Self and Symbols in the Letters of Paulinus of Nola
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Publisher: Oxford University Press
Number of Pages: 200
Width: 14.6 cm
Height: 22.4 cm
The aristocratic convert, Paulinus of Nola, was revered by contemporaries and correspondents, like Augustine of Hippo and Sulpicius Severus, as Paulinus noster - 'our Paulinus'. But his role as a shaper of, and exemplar to, the early Christian Church has, until recently, been often overlooked. This literate and accessible study examines the profound impact Paulinus had on Christian thought during a crucial period of its development. His ideas on friendship, Christian symbolism, and the nature of personal identity were produced on the cusp of the transition from the classical world to the burgeoning Western Christian civilization by a thinker with strong links to both. Paulinus' letters and other writings reveal the roots of many important strands of Christian thought; the works of Augustine and others attest to this influence. The letters of Paulinus and his correspondents portray an early Christian 'web' of shared concepts, intellectual discussion, and group development. Catherine Conybeare examines how the very process of writing and transmitting letters between members of a far-flung community helped to bind that community together and to aid the creation of ideas which would continue to reverberate for centuries after. 'Our Paulinus' was key to that group iconic as a model of behaviour, as a conversion success story, and as a intellectual contributor able to bridge the old world and the new.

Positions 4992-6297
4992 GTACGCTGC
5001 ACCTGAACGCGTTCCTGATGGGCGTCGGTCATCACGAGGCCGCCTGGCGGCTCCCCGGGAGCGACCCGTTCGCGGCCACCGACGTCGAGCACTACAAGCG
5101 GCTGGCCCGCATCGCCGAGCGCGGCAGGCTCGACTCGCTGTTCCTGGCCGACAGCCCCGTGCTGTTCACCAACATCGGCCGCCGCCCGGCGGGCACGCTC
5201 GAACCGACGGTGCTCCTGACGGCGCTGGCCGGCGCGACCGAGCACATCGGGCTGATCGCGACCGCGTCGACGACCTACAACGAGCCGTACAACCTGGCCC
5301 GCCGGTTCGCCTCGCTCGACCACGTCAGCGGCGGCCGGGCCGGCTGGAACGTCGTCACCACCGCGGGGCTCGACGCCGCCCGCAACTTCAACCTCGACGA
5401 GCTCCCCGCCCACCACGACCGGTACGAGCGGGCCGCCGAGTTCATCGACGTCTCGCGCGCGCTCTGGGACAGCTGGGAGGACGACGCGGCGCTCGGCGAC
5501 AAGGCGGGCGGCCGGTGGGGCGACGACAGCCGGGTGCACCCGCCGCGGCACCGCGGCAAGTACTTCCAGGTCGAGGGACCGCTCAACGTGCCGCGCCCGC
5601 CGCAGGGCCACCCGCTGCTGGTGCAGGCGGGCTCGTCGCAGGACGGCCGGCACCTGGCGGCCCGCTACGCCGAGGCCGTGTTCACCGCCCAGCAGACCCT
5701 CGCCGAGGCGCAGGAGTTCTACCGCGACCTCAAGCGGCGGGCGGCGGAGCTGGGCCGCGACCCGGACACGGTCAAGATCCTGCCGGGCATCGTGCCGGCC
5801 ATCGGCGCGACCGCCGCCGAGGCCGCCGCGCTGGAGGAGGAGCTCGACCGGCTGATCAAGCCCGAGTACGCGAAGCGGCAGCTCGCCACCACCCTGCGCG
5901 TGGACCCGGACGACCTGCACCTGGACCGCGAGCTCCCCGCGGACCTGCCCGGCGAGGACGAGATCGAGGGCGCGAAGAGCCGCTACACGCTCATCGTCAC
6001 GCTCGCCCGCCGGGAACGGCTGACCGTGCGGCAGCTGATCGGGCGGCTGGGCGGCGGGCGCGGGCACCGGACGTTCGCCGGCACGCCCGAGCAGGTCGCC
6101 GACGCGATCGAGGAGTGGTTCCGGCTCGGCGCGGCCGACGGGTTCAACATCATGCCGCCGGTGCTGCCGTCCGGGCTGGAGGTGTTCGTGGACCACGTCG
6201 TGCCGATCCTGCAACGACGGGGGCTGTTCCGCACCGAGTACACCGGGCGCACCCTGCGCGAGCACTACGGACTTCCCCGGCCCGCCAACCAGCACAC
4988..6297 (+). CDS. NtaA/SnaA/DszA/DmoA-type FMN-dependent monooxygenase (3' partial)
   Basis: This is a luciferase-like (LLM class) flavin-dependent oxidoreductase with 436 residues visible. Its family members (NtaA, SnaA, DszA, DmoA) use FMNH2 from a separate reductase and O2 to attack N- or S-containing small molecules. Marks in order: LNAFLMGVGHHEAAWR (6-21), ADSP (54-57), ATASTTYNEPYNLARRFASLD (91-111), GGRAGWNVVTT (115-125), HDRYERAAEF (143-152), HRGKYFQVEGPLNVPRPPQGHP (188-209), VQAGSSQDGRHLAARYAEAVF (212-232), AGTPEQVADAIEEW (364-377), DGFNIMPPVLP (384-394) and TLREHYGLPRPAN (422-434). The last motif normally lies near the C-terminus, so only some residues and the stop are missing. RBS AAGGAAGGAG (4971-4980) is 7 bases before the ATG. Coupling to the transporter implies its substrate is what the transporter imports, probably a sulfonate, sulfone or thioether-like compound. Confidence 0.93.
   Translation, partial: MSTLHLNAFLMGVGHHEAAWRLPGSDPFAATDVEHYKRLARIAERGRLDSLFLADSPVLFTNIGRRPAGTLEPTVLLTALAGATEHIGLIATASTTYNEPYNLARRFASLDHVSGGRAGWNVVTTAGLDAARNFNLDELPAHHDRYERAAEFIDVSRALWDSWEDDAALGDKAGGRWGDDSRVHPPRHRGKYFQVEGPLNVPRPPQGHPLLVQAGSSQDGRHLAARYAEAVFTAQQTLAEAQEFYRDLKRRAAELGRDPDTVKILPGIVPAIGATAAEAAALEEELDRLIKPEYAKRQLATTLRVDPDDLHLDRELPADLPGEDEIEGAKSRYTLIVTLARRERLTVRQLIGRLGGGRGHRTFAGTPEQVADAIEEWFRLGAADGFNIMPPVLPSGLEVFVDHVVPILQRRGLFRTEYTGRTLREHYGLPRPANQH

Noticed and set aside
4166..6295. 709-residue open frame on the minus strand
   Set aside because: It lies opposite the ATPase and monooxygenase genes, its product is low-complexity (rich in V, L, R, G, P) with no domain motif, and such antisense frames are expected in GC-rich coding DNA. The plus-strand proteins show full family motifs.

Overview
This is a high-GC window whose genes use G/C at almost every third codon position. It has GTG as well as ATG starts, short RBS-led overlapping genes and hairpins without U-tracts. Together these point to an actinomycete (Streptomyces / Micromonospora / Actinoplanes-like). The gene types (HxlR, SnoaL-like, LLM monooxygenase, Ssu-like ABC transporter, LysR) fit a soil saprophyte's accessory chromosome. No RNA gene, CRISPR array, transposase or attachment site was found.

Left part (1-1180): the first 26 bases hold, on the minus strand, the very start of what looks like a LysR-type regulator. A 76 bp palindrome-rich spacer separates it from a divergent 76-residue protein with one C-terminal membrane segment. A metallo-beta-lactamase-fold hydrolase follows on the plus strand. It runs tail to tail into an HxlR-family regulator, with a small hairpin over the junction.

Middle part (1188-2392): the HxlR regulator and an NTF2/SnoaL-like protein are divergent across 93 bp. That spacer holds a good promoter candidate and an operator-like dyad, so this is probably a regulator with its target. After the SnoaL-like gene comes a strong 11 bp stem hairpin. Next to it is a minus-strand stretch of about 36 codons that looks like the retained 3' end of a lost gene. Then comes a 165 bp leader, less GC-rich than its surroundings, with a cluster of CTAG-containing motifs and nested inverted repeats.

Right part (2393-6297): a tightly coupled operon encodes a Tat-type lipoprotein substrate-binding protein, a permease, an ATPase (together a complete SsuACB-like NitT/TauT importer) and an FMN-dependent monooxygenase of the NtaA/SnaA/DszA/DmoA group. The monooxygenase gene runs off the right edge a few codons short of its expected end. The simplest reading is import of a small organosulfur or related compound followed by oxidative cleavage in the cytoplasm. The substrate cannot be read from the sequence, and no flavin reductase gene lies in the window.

This book is well-written and highly informative. It is particularly accessible to non-specialists who can approach a relatively obscure figure thanks to Ms Conybeare's help. The many quotations give us a flavour of Paulinus as a writer, and they are all reproduced in Latin as well as in English translation, which gives the book an added usefulness to scholars. It will probably be some time before another book on Paulinus appears, and it will be difficult to surpass Ms Conybeare for lucidity. Those with an interest in late antiquity and the Christianisation of Roman society will want to acquire this book and ponder what it has to say about the world which we have inherited. * Churchman * An intimate and accessible portrait of Paulinus ... Ms Conybeare brings out an added dimension which is frequently overlooked - the important role played by the letter carrier, who was also part of the message. * Churchman * Paulinus and Augustine would no doubt be grateful for the publication of this book, bringing out as it does some of the richness of their writings, their theology, and their theories of personal identity, and it should be warmly welcomed by any reader interested in this fascinating period in the development of Christian culture. * Journal of Theological Studies * This is an extraordinary book which deserves a very wide readership indeed. * The Expository Times * A fine addition to the Oxford Early Christian Studies series and a worthy complement to Dennis Trout's masterful 1999 biography of Paulinus ... The primary audience for this book will be scholars of early Christian thought; but especially the first two chapters may be of interest to those working on classical epistolography. As well, the final chapter will be of relevance to both classicists and medievalists with interests in the history of the subject ... One of Conybeare's most compelling arguments in the book is her claim that we should view the letter not simply as a text but as an "historical event" - in other words, as a performative act at a particular historical moment, of which the surviving text is but a trace remain ... stimulating and suggestive ... For scholars of late antique culture, Christian thought, and the Latin letter in general, Conybeare's study is a thought-provoking and welcome addition. * Bryn Mawr Classical Review *